And the ballot count goes on

Plus, New Hampshire loses another fine statesman

Brad Cook is a Manchester attorney, chair of the state Ballot Law Commission and co-chair of the Secretary of State’s Voter Confidence Committee.

Following the November election, it became apparent that voters split their ballots, and as races were decided, the New Hampshire House of Representatives margin narrowed. Indeed, at this writing, just before Thanksgiving, the GOP majority in that body appears to be two seats, 201-198 with one tie, subject to the action of the Ballot Law Commission on appeals from recounts.

Regardless of the ultimate outcome, a majority this thin means that the leaders of the parties, Speaker Sherman Packard and newly elected Democratic leader Matthew Wilhelm, would do well to come to some agreement on procedures which encourages cooperation and not gridlock. A few suggestions this writer has heard include eliminating partisan seating in the House chamber and restoring the former system where Democrats and Republicans are randomly seated so they get to know each other. Also, have chairs and vice chairs of committees come from different parties and institute other rules that encourage bipartisan action and process.

This may be aided, after the election results, by the defeat of some of the more extreme representatives, who held their respective parties hostage at times in the past.

Organization Day for the Legislature comes in early December, and the membership questions and rule proposals will have to be hashed out by then. Also, on Organization Day, the Secretary of State and State Treasurer are elected.

For the first time in almost a half century, William M. Gardner is not a candidate for Secretary of State, having retired last January. His successor, David Scanlan, deserves election to a full term for a number of reasons, including his deft handling of the recent election, improvements he has made to the office including a refreshing of its staff with many experienced lawmakers and officials, and his wealth of knowledge of how the office works.

Former Democratic Senator Melanie Levesque announced her candidacy against Scanlan. The first Black state senator in New Hampshire history, Levesque is a friendly, intelligent and able person. However, in terms of experience and knowledge of the complete workings of the office, the legislators should elect the incumbent to his own term.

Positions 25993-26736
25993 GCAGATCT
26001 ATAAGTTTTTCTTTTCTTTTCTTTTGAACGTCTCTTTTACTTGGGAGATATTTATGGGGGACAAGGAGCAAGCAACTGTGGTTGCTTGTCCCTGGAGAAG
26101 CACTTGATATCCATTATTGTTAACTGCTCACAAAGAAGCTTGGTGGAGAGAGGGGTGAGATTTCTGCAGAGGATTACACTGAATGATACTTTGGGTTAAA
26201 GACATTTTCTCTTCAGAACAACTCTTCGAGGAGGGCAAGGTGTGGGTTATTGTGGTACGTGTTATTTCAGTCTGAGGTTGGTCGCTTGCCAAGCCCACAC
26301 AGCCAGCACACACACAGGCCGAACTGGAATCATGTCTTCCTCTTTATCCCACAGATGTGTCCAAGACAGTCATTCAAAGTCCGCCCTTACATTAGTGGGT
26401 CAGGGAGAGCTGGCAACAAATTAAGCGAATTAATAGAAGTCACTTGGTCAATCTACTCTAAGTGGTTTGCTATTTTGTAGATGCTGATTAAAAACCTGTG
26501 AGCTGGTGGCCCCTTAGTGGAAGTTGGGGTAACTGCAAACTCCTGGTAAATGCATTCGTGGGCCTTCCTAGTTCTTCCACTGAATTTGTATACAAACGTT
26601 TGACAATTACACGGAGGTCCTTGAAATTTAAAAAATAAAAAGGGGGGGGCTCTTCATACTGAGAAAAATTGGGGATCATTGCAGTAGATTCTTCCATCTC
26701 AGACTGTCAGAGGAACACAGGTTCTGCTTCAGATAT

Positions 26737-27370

Former Manchester Mayor and Executive Councilor Raymond Wieczorek passed away just before Thanksgiving, at age 93. This writer had the pleasure of knowing Ray Wieczorek for just about 40 years, as a neighbor, friend, fellow city officeholder and at the end, fellow board member, and was at a meeting with him just two weeks before his death. He was bright, contributing and as jovial as ever.

Born in Connecticut, he came to New Hampshire where he founded an insurance agency that still bears his name. He participated in civic affairs, was named to boards, got involved in politics by supporting others for city office, and, in 1989, was elected to the first of five terms as mayor. During his tenure, zoning in Manchester’s Millyard was changed to allow the development which has filled it with many different organizations in true mixed-use development.

Wieczorek had to guide the city through a recession and did so with humor and a steady hand. Dealing largely with aldermen from the Democratic Party, led by William Cashin, Republican Wieczorek fashioned compromise budgets and presided over development of the Manchester Airport, among other achievements.

While chairing the school board in the largest school district in the state, a unique responsibility of Manchester’s mayor, he demonstrated to me, a fellow school board member, great compassion and leadership when, early one morning, after a seven-hour-or-so meeting ending with a discipline hearing for a fifth-grader at 1 a.m., he announced that no child would ever go through that again, and assigned the duty to consider such cases to a special committee.

Defeated in 1999 by Bob Baines, Wieczorek later ran for and served on the Executive Council, a position for which he seemed especially suited, as a businessman and former mayor, and did so with distinction for several terms.

In retirement, Ray Wieczorek remained active from his house on, yes, Ray Street in the city’s North End. Ray Wieczorek was kind, intelligent and wise, and basically just a good person who served in the same fashion. His was a substantial and contributing life, well lived.

Brad Cook is a Manchester attorney, chair of the state Ballot Law Commission and co-chair of the Secretary of State’s Voter Confidence Committee. The views expressed in this column are his own. He can be reached at


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